Emergency Funds and
My last couple entries explored cash flow planning, and your unique values. Typically, families value some level of security in their financial plan, which is where Emergency Funds come into play.
The common rule for the size of a family’s Emergency Fund is 3-6 months’ worth of expenses. If your family spends $5000 per month, $15-$30,000 would be an appropriate Emergency Fund. A $7500 monthly budget would be better served by $22-45,000.
These funds would typically be available for expenses that are large & unexpected, like vehicles repairs, home repairs, strata assessments, unpaid work-leave, medical/dental expenses, etc, etc. (Note: Vacations, Downpayments and Electronics are conspicuously absent from the list.)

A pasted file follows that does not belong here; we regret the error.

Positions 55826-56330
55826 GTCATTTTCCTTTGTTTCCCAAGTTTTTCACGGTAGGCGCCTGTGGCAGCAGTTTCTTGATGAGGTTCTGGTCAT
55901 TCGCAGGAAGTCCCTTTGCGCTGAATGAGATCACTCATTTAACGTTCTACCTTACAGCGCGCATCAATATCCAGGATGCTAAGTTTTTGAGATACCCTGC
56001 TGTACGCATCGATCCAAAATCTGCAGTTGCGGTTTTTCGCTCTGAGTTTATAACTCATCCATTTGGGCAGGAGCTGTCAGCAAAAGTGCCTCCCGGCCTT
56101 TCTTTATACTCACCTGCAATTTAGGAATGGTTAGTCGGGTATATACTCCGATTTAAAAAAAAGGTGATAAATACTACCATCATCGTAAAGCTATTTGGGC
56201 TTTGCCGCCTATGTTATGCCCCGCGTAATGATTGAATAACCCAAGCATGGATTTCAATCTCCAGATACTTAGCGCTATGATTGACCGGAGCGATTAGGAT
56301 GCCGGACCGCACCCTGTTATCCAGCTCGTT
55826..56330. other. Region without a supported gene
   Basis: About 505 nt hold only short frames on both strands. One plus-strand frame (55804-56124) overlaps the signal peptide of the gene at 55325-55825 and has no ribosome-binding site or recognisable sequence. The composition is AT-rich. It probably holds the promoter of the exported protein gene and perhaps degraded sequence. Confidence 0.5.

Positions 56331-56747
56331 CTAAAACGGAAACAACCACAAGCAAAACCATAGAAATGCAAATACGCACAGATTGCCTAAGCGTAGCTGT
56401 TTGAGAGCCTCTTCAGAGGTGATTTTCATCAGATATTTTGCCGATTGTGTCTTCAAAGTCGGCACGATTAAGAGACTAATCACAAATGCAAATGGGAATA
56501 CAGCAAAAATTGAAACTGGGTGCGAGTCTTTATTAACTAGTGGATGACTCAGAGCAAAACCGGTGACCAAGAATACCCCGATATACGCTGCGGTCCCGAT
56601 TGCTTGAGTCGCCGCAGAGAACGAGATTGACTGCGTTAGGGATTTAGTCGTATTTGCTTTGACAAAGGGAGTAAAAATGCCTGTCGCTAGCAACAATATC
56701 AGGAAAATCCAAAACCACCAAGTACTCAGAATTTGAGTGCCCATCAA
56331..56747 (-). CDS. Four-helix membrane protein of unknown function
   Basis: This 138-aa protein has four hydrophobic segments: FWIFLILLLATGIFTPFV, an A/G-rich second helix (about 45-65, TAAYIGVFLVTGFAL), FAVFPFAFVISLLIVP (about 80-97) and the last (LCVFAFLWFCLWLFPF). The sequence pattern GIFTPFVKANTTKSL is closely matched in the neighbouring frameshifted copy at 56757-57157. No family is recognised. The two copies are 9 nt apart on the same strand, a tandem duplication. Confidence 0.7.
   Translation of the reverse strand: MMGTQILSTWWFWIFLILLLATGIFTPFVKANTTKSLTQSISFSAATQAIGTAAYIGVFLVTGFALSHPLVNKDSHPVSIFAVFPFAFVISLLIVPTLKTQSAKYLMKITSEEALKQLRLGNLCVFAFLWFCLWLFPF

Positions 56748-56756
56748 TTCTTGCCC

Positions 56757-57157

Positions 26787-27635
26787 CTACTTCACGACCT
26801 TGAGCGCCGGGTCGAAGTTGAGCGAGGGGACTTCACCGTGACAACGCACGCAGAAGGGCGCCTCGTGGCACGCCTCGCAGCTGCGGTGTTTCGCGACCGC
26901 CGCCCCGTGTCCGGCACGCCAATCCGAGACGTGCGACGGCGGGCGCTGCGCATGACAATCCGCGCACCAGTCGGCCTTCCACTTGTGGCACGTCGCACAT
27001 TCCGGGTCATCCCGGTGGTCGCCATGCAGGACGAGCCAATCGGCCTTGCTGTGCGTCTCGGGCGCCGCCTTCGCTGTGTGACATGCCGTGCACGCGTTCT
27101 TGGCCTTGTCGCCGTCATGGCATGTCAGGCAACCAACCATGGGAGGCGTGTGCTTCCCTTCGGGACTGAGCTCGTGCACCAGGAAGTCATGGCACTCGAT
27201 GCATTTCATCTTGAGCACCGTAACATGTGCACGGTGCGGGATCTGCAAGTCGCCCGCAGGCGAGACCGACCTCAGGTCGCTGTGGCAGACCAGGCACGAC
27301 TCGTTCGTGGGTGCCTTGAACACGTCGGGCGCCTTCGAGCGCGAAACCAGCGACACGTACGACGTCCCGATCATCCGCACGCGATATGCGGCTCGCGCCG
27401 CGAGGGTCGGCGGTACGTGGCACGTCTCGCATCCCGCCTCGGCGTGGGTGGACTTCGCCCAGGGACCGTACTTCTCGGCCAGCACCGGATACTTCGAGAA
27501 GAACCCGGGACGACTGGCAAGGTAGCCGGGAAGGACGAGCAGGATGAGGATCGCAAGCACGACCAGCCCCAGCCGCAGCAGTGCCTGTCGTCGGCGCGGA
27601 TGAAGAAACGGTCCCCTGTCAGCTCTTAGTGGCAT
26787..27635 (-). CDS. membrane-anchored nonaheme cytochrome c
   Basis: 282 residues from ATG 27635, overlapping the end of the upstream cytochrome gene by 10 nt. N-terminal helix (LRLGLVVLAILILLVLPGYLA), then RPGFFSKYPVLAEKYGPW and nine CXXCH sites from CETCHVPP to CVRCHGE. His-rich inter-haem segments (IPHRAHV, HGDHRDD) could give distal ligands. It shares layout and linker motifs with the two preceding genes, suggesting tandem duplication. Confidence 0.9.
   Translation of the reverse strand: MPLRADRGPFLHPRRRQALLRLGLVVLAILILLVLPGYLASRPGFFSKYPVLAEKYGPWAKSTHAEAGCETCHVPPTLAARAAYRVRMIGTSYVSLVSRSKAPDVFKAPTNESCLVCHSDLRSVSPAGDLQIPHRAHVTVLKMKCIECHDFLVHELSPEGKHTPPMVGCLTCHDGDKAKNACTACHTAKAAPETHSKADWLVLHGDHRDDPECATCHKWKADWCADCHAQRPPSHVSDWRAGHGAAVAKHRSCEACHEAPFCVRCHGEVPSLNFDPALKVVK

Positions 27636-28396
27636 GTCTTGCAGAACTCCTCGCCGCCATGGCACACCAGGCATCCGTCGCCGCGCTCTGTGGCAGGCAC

Some experts suggest that a savings account is the best place for an Emergency Fund – the accessibility and security being the priorities there. Unfortunately, you’ll be hard-pressed to do better than a 1% return on a savings account, which is not appealing in the face of 2-3% inflation. It feels like a waste to set this aside, and slowly lose “buying value” due to inflation.
So what can we do with this significant block of funds?
Most clients find a blend of savings account and conservative investment (targeting a stable 2-5% return) to be the best mix for security, accessibility, and keeping up with inflation.
In some cases, and with careful planning, we can hold this block against our mortgage, reducing the mortgage balance and interest payments.
Two big changes happen when a family has a proper emergency fund structure in place.
- The spouse with the “security gene” feels a tremendous sense of relief,
- We get to implement some very cool (aka. “geeky”) financial efficiency strategies that can save thousands of dollars.
I would be happy to help you get started.